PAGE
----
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Regardless of whether the public oppose the introduction of road charging, levying charges for road usage has been a long-standing tradition. The concept of road charging is widely used to increase the efficiency of road usage and usually applied to two types of road networks; uncongested (expandable) inter-urban motorways and congested (non-expandable) urban road networks.
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The application of road user charges on inter-urban motorways allows road service providers to collect revenues for building, operating, and maintaining road transport infrastructure. City authorities, on the other hand, charge road users to reduce the impact of traffic congestion in urban networks which impose a significant cost because of delays and uncertainty for individual road users. Congestion related delays result in costs through wasted fuel, vehicle operating costs, and lost travel time. INRIX reported that congestion in and around urban areas in the USA costs each driver US$ 394 in 2020 as compared to US$ 1374 in 2019 (the cost per driver in the UK was £ 291 in 2020 and £ 904 in 2019).
Congestion also severely affects the environment. Most vehicles emit greenhouse gases (CO2) into the atmosphere and therefore contribute to climate change. Air pollution is another serious problem in urban areas which is caused by nitrogen oxides (NOx) and particulate matter (PM). The UN reported that air pollution is a major cause of disease and death and air pollution levels in many megacities are among the highest in the world. In 2020, the world’s five largest cities lost approximately 160,000 lives due to poor air quality. Unfortunately, road users have been largely contributing to NOx and PM emissions. Diesel-based vehicles are particularly high emitters of NOx and PM.
While the number of trips, emissions and air pollution temporarily decreased worldwide in 2020 due to the pandemic, various reports predict an increase in congestion, emissions and air pollution reaching pre-pandemic levels in the near future and exceeding these in the long run if no immediate action is taken. Moreover, research reveals that areas with higher exposure to pollutants are likely to have a higher COVID-19 death rate.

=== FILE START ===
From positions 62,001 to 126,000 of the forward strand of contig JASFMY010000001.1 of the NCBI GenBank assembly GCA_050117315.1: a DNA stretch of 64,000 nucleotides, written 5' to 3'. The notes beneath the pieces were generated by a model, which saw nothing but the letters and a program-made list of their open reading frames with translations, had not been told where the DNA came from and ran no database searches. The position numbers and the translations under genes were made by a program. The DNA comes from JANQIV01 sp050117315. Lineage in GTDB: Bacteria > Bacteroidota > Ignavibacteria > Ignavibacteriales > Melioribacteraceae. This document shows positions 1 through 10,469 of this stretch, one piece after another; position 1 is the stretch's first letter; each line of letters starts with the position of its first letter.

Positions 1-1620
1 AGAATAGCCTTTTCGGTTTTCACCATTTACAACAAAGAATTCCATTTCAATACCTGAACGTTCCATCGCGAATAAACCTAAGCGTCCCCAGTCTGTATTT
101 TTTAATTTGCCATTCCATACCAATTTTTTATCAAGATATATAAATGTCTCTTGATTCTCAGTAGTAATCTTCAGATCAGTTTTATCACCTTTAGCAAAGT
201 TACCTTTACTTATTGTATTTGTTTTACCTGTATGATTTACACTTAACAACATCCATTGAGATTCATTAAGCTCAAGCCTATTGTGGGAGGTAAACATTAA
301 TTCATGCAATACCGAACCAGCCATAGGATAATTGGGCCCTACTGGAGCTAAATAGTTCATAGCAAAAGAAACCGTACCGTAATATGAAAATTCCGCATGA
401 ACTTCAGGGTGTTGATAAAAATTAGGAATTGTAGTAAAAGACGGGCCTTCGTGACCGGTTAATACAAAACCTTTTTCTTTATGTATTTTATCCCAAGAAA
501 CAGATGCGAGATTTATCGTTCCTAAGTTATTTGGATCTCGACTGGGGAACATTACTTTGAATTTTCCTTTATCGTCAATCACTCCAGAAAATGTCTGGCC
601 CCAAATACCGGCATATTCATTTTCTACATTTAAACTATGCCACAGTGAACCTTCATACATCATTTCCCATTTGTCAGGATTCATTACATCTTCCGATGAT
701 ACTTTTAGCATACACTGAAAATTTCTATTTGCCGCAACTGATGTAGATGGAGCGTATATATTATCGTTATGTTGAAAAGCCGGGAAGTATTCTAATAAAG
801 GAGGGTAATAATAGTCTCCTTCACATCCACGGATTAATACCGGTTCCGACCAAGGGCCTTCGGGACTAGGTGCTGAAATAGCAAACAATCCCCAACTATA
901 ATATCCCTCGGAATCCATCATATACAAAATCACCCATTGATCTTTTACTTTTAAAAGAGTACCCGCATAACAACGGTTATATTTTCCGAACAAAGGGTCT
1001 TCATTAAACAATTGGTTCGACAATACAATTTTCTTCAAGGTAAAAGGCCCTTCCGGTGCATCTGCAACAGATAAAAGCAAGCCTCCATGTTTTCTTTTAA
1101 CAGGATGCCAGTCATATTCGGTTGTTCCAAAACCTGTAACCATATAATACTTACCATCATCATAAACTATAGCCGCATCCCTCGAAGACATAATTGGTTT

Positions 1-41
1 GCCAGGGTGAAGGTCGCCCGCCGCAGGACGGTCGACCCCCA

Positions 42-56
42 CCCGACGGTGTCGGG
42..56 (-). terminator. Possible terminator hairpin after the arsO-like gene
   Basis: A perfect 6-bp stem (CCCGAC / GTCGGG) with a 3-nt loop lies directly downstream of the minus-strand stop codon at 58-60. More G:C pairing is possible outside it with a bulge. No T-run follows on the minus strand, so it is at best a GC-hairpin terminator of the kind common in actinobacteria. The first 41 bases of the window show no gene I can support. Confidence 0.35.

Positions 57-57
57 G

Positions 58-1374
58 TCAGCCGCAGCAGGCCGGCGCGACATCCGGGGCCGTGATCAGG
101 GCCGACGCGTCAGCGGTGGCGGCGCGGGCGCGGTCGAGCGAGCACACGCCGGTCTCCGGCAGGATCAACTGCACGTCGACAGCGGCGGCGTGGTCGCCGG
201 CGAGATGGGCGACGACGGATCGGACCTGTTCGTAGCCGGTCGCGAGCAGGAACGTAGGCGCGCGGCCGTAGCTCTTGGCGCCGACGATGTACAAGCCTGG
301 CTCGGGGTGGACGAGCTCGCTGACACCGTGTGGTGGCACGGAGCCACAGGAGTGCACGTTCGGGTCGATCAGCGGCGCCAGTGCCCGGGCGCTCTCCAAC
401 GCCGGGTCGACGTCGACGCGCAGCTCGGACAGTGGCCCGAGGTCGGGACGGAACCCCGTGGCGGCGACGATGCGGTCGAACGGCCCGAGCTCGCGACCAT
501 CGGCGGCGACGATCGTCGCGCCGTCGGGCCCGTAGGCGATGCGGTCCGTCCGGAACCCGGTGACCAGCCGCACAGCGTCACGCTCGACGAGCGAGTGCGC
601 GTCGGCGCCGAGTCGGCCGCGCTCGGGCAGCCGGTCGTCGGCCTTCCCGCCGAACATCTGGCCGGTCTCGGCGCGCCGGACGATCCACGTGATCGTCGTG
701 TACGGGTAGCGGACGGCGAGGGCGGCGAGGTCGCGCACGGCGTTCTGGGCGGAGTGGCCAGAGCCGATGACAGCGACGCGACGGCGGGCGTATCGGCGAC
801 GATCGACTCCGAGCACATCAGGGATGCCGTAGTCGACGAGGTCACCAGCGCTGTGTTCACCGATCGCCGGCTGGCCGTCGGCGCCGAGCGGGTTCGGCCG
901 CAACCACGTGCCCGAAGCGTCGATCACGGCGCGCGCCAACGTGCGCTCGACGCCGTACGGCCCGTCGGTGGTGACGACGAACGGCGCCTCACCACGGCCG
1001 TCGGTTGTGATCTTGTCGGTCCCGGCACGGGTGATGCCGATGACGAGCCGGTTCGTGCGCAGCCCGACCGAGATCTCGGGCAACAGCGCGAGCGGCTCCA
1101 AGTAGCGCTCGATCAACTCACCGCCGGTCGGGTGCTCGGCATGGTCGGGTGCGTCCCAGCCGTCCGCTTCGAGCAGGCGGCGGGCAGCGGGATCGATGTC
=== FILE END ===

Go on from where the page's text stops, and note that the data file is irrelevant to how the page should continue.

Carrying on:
To fight traffic congestion and pollution problems and ensure the efficient usage of road networks, city authorities can use a mix of policy tools. One option is restricting access into congested and polluted areas by setting bans. Diesel cars are not allowed to enter Paris and Oslo in 2024, Strasbourg (2025), Milan (2027) and Brussels (2030), encouraging carpooling and micro mobility, or discouraging travellers to use congested roads by placing a road charge at certain times of day. However, road charges are often viewed as one of the most effective traffic demand management tools that can restrain congestion and alleviate emissions and pollution as demonstrated in Singapore, London, Stockholm, Gothenburg and Milan.
Empirical data from these cities shows that travel demand has been significantly impacted after the introduction of area charging; more precisely, traffic volume has been reduced by 45% in Singapore, 30% in London, 28% in Stockholm, 10% in Gotheburg and 16% in Milan.